And so the needs out there are just growing and are going to grow in these times. So the challenge is, one, how our assets are affecting our ability to help, and then making sure that we are using what we do have in terms of our assets in helping the community in best ways. Unfortunately, we’re all going to lose momentum at a time when we need to pick it up.

GRBJ: What are some of the most promising initiatives?

One of the things … is these Changemaker workshops, which are really grassroots, working with people in the neighborhoods, helping to shape their thinking about how they can create positive change in the community at a very micro level. The workshops teach them how to write a proposal and then have those funded by us. They are small grants, but they are very powerful grants. I mean, talk about how every person can make a difference in the world — this really plays it out.

I’ve been very impressed with what the foundation is doing with very small amounts of money with people in the neighborhoods, youth, high school students. Then giving them the ability to create a project and fulfill that project, and then report back on what difference it made is helping the community learn how you can make a difference, and then growing that. It’s just very powerful. It just goes to show that it doesn’t take necessarily the big things and the big dollars to make a difference, because it all helps and it’s all important.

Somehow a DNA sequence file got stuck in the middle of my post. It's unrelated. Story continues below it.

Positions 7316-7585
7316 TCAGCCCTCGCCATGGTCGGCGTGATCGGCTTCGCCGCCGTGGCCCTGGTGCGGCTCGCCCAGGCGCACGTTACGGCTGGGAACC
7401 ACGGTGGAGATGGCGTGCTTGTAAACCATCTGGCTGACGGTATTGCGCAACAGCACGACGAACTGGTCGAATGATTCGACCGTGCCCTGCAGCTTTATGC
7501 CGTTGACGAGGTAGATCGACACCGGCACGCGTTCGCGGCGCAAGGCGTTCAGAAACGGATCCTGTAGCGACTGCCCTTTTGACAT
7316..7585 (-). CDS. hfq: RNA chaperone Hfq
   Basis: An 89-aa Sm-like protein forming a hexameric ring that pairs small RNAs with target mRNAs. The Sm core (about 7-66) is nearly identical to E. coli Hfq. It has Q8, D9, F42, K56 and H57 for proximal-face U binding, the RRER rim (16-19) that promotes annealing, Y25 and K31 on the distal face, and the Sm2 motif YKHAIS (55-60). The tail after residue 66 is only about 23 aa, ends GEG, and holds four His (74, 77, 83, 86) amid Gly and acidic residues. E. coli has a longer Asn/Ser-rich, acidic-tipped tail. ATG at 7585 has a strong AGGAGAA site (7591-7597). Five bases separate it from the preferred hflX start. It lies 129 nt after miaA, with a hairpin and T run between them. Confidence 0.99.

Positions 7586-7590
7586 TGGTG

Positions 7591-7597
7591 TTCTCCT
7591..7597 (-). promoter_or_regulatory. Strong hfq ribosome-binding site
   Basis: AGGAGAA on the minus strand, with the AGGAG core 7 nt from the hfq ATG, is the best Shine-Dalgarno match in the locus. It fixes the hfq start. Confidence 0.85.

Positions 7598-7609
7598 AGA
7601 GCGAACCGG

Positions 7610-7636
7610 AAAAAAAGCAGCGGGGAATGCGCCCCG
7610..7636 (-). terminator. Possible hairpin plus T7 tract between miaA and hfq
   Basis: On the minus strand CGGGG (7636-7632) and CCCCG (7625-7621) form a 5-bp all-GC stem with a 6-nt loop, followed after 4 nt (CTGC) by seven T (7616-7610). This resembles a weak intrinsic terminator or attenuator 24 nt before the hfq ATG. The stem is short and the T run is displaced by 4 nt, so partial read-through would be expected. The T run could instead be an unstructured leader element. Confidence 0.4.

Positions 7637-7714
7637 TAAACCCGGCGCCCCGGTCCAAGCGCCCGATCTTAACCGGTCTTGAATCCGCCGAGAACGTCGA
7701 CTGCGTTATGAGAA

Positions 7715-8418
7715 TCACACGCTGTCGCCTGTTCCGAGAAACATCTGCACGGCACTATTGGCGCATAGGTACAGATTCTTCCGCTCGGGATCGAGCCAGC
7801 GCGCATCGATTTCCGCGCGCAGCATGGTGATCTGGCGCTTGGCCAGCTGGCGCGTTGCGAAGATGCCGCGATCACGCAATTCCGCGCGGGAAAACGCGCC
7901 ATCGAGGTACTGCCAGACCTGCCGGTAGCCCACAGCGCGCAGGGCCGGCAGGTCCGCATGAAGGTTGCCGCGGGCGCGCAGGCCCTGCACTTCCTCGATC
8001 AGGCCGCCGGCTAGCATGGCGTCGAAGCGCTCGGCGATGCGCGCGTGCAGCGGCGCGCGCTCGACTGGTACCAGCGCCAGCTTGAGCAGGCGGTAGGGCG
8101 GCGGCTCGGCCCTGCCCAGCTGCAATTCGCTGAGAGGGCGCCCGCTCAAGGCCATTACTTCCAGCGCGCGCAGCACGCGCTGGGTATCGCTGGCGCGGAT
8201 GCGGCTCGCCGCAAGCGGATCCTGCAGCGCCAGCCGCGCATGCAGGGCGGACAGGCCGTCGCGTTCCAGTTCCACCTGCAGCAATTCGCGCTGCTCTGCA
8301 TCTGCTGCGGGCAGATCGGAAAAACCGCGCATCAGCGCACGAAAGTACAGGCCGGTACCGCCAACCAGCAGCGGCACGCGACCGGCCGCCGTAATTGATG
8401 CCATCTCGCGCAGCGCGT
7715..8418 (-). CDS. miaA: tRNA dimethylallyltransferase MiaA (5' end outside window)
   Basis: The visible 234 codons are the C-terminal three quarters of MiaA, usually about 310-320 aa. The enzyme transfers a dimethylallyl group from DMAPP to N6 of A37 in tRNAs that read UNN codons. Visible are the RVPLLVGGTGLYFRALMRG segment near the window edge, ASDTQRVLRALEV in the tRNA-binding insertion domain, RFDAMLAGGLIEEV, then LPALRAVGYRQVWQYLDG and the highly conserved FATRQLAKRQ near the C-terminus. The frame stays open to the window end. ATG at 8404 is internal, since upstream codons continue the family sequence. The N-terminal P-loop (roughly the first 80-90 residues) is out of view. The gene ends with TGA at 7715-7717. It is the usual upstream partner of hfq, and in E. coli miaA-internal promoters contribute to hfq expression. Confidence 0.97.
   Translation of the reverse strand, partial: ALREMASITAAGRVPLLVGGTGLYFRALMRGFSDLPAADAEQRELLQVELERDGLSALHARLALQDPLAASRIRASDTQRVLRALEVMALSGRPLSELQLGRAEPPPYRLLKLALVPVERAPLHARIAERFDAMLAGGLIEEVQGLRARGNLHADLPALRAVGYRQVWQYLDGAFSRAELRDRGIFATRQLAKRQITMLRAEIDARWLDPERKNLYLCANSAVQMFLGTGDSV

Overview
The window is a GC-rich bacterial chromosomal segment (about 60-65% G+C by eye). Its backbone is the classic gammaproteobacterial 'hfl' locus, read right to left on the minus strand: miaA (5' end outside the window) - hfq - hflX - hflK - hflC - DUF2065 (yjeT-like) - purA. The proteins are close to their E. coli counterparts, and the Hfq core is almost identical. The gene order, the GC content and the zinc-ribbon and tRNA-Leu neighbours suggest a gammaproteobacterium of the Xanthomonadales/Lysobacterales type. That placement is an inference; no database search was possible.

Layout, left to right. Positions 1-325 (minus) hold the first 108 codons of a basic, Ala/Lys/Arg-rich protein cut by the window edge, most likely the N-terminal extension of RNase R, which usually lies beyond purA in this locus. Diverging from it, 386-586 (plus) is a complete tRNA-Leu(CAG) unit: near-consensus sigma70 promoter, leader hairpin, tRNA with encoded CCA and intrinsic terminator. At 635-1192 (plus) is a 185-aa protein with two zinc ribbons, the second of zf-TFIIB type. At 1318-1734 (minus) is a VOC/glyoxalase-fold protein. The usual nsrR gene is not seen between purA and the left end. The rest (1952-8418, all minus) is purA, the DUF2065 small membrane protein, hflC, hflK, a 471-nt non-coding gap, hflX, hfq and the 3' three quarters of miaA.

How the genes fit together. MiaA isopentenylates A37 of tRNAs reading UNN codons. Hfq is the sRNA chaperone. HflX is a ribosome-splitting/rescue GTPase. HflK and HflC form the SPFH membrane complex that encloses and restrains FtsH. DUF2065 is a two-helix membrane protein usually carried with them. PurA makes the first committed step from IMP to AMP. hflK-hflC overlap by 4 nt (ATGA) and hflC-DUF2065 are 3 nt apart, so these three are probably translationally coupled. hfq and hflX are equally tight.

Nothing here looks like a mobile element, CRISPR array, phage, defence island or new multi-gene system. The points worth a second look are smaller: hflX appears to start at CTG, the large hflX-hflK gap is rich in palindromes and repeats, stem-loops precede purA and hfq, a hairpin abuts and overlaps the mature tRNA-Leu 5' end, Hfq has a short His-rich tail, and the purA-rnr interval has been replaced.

GRBJ: Should a community foundation get directly involved in economic development?

I think that indirect role is probably the primary role. I think a lot of our work is indirect. We fund people who do the work. That to me is probably a great majority of what we do and what our role should be, and that we can support those efforts because the experts at economic development are the ones working at it in the direct way, and they should. But there is a lot that they need in terms of support that we can assist with.

Now, there is some direct work that I see as very appropriate. One is being a part of the leadership in a community, being able to be at the table and think through ideas and be a thought leader with others that are thinking about economic development with those are more directly involved. So there’s a leadership role I think we play, that I should play as the CEO here.